The World Abaza Congress facilitated a two-day traveling exhibition of cradles, which are part of the permanent exhibition of the State Museum of the Patriotic War of the People of Abkhazia named after Sergey Dbar in Gudauta.
The opening of the exhibition is timed to coincide with the celebration of the 30th anniversary of Victory in the Patriotic War of the People of Abkhazia, as well as the date of the official opening of the Museum in Gudauta. The exhibits include 30 cradles that belonged to the families of boys who later became male warriors and laid their heads on the altar of freedom of their homeland Apsny. Each cradle had a plaque attached to it telling the story of the family to which it belonged. The exhibition was also supplemented by photographs of the war years kept in the museum. In particular, photographs were selected that depict groups of soldiers at the front. Visitors were able to look at photographs from thirty years ago and recognize friends and relatives in them.
The head of the Sukhum office of the WAC Temur Rekvava addressed the guests with a welcoming speech.
“Dear guests, we are pleased to welcome you. The World Abaza Congress always tries to work in those directions that help preserve our history, ethnicity and cultural values. Participation in this project is both a great joy and a serious responsibility for us. On behalf of the Chairman of the Supreme Council of the WAC, Mussa Ekzekov, and on behalf of the entire team, I would like to express respect and thank all the mothers who raised heroes. We highly value and honor the memory of our liberators. We also thank the entire team of the Sergey Dbar Gudauta Museum and personally Gugutsa Shalikovna. This is our first joint project, but I’m sure it won’t be the last. We have many plans, and they will definitely be implemented in the near future. The exhibition presented today here at the Guma site is our latest history. This is the memory and present of our people!” he said.
The museum director, Gugutsa Dzhikirba, told the story of the creation of this exhibition and how the exhibits were collected.
“A woman, the mother of the deceased, approached me with a request to place her son’s cradle in our museum. I didn’t immediately agree, I thought that such a thing should be kept at home, by the fireplace. But one day I accidentally saw a cradle thrown into a ditch. I was overcome with such bitterness, I saw this as a sign, and immediately decided to agree to the proposal. So I accepted the first cradle as a gift. Later I began collecting them throughout Abkhazia. That’s how this exhibition came about,” she said.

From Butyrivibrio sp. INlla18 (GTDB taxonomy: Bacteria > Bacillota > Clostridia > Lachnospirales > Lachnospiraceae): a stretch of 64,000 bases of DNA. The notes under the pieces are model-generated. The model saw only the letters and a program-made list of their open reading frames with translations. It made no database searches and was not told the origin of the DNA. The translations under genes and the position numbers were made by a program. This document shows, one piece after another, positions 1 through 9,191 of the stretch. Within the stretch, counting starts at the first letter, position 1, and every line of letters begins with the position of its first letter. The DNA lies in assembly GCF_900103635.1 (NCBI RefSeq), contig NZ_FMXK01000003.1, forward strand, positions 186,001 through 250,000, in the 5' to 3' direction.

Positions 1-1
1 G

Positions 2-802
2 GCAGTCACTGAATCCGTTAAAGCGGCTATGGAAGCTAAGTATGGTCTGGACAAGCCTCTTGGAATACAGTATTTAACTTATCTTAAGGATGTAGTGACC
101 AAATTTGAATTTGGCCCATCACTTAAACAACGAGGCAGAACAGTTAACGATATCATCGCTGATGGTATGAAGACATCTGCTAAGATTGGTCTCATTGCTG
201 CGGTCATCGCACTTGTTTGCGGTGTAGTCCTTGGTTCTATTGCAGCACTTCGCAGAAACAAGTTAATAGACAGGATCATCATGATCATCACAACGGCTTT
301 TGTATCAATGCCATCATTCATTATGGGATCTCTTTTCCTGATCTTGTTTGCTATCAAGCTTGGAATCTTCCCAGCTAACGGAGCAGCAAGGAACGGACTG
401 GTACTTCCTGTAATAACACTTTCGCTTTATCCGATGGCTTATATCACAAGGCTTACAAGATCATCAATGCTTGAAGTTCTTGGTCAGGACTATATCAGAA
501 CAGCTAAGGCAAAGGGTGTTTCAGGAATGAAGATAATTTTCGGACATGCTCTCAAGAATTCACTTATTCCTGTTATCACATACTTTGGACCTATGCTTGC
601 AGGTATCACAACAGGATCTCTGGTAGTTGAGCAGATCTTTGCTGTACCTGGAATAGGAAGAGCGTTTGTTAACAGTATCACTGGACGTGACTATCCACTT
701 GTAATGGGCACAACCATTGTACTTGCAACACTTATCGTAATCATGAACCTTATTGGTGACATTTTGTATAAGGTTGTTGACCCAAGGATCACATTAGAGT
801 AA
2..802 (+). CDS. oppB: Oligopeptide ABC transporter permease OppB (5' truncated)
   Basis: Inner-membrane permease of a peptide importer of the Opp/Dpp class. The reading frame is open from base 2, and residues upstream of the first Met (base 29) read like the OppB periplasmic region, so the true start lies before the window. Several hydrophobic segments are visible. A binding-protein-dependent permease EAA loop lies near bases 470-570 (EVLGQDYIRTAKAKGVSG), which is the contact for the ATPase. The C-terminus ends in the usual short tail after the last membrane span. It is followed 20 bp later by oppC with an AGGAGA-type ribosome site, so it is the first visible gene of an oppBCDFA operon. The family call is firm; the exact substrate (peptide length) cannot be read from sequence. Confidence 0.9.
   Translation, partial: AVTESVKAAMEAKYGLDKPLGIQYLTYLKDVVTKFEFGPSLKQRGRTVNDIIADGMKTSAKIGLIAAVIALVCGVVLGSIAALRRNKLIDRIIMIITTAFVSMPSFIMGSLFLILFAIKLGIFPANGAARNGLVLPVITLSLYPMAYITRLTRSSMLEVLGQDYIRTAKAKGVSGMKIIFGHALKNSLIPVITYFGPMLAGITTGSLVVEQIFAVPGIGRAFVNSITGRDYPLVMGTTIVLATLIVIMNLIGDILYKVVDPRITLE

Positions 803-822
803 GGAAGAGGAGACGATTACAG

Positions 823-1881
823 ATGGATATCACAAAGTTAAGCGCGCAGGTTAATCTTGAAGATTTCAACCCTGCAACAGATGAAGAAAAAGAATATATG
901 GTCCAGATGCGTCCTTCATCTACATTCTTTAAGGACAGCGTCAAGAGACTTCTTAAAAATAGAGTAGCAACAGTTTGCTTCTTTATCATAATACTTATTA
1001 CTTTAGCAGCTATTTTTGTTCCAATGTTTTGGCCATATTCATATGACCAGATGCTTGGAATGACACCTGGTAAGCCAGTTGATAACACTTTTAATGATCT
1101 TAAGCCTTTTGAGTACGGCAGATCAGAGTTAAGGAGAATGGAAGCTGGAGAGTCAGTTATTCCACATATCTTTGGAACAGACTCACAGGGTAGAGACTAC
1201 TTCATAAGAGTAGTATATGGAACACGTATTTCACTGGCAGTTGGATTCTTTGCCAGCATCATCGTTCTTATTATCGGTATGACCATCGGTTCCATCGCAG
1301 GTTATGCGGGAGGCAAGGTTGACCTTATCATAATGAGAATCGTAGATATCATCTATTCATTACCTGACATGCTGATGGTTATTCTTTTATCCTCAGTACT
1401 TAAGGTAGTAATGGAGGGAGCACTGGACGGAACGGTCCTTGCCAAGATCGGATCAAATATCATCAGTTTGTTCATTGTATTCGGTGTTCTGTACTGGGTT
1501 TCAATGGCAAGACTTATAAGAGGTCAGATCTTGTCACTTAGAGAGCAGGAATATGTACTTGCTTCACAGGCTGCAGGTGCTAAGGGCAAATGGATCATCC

WAC employee Esma Kvitsinia told about the idea of holding an exhibition in Sukhum.
“This is an exhibition of the Sergey Dbar Museum in Gudauta. The author of the project is Gugutsa Dzhikirba. The WAC supported the idea of holding a traveling exhibition in Sukhum. More than one generation of children was raised in many Abkhazian folk cradles presented at the exhibition. The oldest “agar” at the exhibition is about a hundred years old. It belongs to the Tania family, which raised two Heroes of Abkhazia - Igor and Marina. The life story of each of them touches the soul. These are stories that unite us all, that gave us the opportunity to live,” noted Kvitsinia.
The exhibition was opened for two days. During this time, quite a lot of guests visited her over this period. They shared their impressions of the exhibition.
“At first we were a little confused by what we saw; we didn’t immediately understand what this exhibition was about. But after listening to the lecture, we learned that, firstly, these unique exhibits are called “agara” and, secondly, we realized what deep stories are hidden behind each presented Abkhazian cradle. This is both very tragic and very touching. Today, children read poems about the Motherland, about heroes, and mothers told their stories. We, of course, did not understand everything, but we felt... A low bow to all the heroes and their mothers. Peace and goodness to your Apsny!” Irina, a guest from Voronezh, shared her impressions.
Such commemorative events are undoubtedly accompanied by the pain of loss and the bitterness of victory. But at the same time, we always see the happy eyes of children and anxious anticipation of the main holiday of our country. Remembering the war means remembering those who did not return from the battlefield. Our people live as long as the memory lives.
The exhibition organized at the Guma cultural site is coming to an end. The exhibition travels back home to the Sergey Dbar Museum in Gudauta, where each exhibit has found a home.